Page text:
Kelowna, British Columbia, Canada.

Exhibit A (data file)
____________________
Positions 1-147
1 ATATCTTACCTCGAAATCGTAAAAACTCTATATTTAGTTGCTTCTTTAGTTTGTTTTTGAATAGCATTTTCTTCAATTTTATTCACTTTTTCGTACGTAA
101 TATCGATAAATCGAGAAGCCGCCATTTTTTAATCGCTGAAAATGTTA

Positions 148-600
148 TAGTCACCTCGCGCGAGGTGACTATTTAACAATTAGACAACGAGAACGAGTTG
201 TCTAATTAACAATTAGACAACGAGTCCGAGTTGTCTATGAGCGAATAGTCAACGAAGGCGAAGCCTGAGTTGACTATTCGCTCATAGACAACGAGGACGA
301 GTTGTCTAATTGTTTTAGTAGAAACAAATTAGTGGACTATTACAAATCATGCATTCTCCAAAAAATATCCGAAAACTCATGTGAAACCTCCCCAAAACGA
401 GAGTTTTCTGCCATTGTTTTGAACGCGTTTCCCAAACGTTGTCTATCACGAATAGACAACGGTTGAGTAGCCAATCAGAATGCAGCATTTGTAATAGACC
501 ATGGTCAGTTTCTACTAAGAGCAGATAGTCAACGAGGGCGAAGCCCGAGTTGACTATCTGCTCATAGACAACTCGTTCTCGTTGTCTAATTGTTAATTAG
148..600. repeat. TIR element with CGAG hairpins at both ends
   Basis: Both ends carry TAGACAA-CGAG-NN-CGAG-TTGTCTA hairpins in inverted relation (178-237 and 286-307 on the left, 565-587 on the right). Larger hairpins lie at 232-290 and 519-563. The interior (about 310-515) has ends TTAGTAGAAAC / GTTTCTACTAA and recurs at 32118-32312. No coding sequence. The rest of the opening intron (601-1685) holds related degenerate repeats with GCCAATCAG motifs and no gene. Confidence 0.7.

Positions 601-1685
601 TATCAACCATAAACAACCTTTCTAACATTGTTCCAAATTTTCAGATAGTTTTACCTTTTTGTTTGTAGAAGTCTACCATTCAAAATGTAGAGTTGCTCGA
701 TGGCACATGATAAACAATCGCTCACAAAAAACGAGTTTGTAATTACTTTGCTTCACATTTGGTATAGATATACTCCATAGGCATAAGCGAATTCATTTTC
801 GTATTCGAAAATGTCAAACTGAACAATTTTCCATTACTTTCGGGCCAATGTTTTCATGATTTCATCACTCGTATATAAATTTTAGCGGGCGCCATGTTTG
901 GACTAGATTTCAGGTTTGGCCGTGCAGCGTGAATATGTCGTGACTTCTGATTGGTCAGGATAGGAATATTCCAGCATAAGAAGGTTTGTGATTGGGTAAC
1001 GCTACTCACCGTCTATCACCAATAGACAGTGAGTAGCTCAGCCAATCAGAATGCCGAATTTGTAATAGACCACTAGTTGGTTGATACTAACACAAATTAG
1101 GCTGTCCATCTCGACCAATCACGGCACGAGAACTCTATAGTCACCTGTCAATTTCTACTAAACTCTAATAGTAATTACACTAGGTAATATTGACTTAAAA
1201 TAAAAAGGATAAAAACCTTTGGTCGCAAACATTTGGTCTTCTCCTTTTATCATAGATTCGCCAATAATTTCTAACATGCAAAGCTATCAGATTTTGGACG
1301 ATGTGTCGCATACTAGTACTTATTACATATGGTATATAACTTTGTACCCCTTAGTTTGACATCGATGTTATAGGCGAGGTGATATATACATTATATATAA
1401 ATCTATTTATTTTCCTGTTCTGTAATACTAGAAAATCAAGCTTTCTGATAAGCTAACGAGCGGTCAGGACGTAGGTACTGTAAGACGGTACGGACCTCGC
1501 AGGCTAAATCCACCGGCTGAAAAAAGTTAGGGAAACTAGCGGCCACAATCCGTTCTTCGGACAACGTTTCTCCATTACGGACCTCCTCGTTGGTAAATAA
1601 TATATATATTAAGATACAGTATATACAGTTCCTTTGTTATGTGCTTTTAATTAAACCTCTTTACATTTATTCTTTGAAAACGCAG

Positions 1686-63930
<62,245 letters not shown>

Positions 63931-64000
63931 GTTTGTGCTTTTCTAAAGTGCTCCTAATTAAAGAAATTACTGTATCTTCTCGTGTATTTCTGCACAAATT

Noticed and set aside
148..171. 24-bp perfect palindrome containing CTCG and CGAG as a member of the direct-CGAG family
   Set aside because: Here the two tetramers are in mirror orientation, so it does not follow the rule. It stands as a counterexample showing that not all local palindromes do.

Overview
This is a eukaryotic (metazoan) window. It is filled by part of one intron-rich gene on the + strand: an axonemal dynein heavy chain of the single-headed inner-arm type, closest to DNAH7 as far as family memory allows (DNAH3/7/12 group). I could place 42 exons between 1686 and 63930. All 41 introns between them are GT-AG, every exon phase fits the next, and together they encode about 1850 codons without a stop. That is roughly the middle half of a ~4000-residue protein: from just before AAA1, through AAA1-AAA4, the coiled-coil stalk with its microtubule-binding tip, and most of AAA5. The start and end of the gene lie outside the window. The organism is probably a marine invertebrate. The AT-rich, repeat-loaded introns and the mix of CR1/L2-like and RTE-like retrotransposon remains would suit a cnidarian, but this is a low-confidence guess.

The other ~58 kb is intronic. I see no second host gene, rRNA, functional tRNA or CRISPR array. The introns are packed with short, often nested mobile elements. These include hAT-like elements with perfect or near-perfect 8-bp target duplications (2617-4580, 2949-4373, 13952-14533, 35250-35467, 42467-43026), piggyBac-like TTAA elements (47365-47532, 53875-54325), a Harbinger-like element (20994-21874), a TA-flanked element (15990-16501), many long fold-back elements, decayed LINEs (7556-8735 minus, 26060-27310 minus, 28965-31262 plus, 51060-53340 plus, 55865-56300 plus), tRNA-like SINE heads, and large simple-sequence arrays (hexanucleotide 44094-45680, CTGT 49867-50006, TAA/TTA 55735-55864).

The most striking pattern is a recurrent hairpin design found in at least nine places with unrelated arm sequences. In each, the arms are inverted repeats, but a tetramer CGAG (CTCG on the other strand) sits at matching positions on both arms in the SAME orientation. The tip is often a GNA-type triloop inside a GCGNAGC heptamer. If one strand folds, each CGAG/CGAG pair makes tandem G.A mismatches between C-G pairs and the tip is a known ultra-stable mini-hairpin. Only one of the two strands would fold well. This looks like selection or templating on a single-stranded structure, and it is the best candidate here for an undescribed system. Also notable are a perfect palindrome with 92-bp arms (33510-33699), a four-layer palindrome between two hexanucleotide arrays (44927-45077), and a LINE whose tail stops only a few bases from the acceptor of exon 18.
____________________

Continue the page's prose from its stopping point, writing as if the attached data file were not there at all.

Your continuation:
The impulse to tag and mark is deeply ingrained in Canadian culture, so much so that the names attached to impulses become meaningless and the gesture that passes through is not the gesture of intent and is relative to the observer. It would be a mistake, however, to comment on the irony of the graffiti artist, because it’s not irony. It is their work to effect the change from one identity to another, in a consciousness in which place is identity, but only for a transient time. That’s why tagging is vital to graffiti craft: one must be present, in just the right space, to enter the gesture. If one moves a metre to the right or left, one is in a different gesture. It is a dance, this means of hanging onto an identity in a world that has invaded human social space with markers meant to stand in for people. When those markers are used for another intent, they change their relative stance, and mark something entirely different. Graffiti is the art of resistance.